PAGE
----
By Laura Potts
SAVORR, a non-profit arts organisation based in Norwich, recently started a series of events called SAVORR Social, to showcase interesting new ideas and concepts in local art. These events aim to inclusively welcome a number of groups into a socially and artistically fertile space, a space that harbours diverse ideas, conversations and considerations. On Thursday April 19th I attended the ‘NUA Open ANTIsocial Social’, the fifth event in the series, which showcased experimental work from four Norwich University of the Arts (NUA) students.
by Beth Saward
Have you heard the news? America has solved sex trafficking. With the passage of SESTA/FOSTA, it will become a thing of the past, the internet will be safer and Freedom™ wins again. What’s that? You haven’t heard of this miraculous new law? Here’s how it works.Continue Reading
by Justin Reynolds
Frankenstein: or The Modern Prometheus, the classic novel by Mary Shelley that stands at the pinnacle of the gothic tradition and looks forward to the new genre of science fiction, was first published 200 years ago this month. Shelley’s visceral tale of the terrible consequences that follow the failure of brilliant young scientist Victor Frankenstein to take responsibility for the strange new life he creates, is both of its time and utterly contemporary.
It can be read as a high Romantic fantasy set against a background of electric storms, shimmering Alpine peaks, Rhineland forests and Arctic wastelands, and as a subtle meditation on themes of knowledge and responsibility that resonate with today’s hopes and fears for the possibilities opened by artificial intelligence (AI) and synthetic biology.Continue Reading
by Bradley Allsop
Young people can’t catch a break. On the one hand, we’re scolded and ridiculed for our apparent lack of engagement with traditional political institutions, which is generally assumed to be a result of our ‘laziness’ or ‘apathy’, with our disillusionment and distrust with politicians that have continually failed us apparently precluding our ‘right to complain’. On the other hand, when we do engage politically, in those rare moments when we do seek to take an active role in our futures, we’re painted as thuggish, fragile or naïve. In short, the message we continually get is: “engage – but not like that!”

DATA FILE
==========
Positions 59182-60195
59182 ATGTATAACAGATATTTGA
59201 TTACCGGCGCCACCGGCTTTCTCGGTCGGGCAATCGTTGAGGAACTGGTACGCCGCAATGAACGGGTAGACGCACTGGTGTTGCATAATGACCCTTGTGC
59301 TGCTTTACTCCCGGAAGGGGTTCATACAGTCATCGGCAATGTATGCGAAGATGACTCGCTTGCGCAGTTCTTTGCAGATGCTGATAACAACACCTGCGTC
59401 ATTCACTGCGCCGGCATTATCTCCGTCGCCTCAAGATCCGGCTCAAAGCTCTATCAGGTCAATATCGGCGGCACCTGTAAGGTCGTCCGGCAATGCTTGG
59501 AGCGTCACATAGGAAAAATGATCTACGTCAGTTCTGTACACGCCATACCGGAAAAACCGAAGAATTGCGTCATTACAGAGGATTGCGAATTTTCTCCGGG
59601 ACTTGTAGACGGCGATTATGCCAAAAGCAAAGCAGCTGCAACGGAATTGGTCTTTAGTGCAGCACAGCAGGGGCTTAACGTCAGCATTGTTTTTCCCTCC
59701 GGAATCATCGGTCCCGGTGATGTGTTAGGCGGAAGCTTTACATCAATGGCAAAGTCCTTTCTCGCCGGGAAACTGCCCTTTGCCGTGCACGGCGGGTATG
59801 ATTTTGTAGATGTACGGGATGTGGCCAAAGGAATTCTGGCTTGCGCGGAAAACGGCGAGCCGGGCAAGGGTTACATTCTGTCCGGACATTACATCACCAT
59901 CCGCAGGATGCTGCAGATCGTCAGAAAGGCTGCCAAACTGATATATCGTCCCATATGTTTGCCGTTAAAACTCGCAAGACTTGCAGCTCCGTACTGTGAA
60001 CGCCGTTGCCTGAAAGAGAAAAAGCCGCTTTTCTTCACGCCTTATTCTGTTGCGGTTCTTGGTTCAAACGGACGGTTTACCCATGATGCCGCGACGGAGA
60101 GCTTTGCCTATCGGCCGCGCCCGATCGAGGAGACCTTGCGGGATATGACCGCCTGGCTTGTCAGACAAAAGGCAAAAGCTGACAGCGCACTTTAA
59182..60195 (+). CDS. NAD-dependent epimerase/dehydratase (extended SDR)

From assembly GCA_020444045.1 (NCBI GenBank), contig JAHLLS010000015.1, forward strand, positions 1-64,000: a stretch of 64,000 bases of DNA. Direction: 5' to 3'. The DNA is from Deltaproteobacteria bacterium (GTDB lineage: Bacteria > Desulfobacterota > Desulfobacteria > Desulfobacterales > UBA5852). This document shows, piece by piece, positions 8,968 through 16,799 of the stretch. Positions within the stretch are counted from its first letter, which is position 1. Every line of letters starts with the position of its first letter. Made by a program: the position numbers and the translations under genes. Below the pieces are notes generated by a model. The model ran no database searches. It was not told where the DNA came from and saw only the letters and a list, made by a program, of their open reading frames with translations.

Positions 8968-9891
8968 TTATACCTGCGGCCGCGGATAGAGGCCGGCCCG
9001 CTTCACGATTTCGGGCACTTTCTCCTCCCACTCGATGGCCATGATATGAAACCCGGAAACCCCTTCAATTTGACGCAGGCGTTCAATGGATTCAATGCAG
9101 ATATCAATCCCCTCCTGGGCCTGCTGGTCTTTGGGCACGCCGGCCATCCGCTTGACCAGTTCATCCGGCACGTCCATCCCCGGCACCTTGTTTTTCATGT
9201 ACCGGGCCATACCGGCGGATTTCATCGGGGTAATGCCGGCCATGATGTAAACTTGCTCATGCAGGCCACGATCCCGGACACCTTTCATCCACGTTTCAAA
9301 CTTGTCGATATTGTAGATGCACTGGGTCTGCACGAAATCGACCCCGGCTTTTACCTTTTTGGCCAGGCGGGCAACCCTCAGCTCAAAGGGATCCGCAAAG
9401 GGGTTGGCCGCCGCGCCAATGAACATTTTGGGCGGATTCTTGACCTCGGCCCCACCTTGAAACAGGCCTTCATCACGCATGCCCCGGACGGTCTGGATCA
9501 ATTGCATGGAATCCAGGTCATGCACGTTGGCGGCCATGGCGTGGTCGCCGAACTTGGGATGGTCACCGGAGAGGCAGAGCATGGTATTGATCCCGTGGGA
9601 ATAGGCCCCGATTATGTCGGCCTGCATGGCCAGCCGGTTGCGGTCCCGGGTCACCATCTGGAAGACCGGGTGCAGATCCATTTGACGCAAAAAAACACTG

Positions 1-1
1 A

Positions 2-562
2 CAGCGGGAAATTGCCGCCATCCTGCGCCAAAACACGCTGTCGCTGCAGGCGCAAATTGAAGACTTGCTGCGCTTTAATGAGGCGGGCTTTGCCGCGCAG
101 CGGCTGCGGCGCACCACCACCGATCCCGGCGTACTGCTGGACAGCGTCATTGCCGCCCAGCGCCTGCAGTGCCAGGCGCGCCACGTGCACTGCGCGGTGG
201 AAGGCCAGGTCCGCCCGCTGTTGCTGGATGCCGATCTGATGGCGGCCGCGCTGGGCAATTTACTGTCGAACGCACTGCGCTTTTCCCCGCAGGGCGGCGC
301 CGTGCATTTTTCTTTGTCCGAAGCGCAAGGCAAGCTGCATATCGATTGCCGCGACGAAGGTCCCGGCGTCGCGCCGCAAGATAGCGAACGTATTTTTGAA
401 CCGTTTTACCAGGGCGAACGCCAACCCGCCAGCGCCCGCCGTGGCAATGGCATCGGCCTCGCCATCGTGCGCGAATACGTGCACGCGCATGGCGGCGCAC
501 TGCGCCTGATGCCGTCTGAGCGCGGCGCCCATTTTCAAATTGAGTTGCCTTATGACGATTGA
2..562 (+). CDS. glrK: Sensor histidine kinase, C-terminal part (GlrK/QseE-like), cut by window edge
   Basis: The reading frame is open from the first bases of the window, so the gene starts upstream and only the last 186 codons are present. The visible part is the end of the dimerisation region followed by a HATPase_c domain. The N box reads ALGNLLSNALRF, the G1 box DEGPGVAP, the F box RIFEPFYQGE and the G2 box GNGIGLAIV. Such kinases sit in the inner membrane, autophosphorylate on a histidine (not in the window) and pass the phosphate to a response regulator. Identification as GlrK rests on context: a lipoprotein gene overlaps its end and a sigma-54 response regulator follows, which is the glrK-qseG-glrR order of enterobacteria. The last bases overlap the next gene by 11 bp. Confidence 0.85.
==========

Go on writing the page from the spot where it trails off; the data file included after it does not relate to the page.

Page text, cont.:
by Laura Potts
Artistic culture and practice has changed drastically over the past few centuries. From Renaissance painting and its high-minded focus on aesthetic and documentary purpose, to the eruption of absurdist Dada work in 1915, to the stark political statements of much modern art. The aesthetics of art and its chosen themes are not the only thing that has changed though; the spaces where we encounter art have also transformed.
For part 1, click here.
Content warning: links contain references to white nationalism and Charlottesville.
By Rob Harding
Unfortunately, I can’t provide a full road map to the future from our current Nazi-sodden economically unstable world of earthbound, cishet-dominated capitalism (at least, not in 600 words). If the 20th century taught us anything, it’s that traditional revolutions are messy, violent and frequently impossibly complex things, and, even if their intentions are good, they tend to make things worse rather than better. A violent uprising with the fat cats first against the wall is perhaps a good daydream while you’re stressed and trying to pay your rent on time, but in practice we’d get another Stalin.
As such, this article will be much more hypothetical, looking at the kind of technology necessary for a global, fully automated and luxurious communist society, and then looking at ways we might potentially create and distribute it.Continue Reading
by Carmina Masoliver
CW: discussion of domestic violence
An eight episode series, Las Chicas del Cable (The Cable Girls) begins with a woman killing her friend’s husband – part self-defence, part accident – also shooting her friend. It’s a drama full of love stories, as well as crime and mystery, yet domestic violence is a major theme that runs through the series. Set in 1928 in Madrid, it shows the impossibility of leaving an abusive relationship in a patriarchal society, where even the law protects men who are abusers.Continue Reading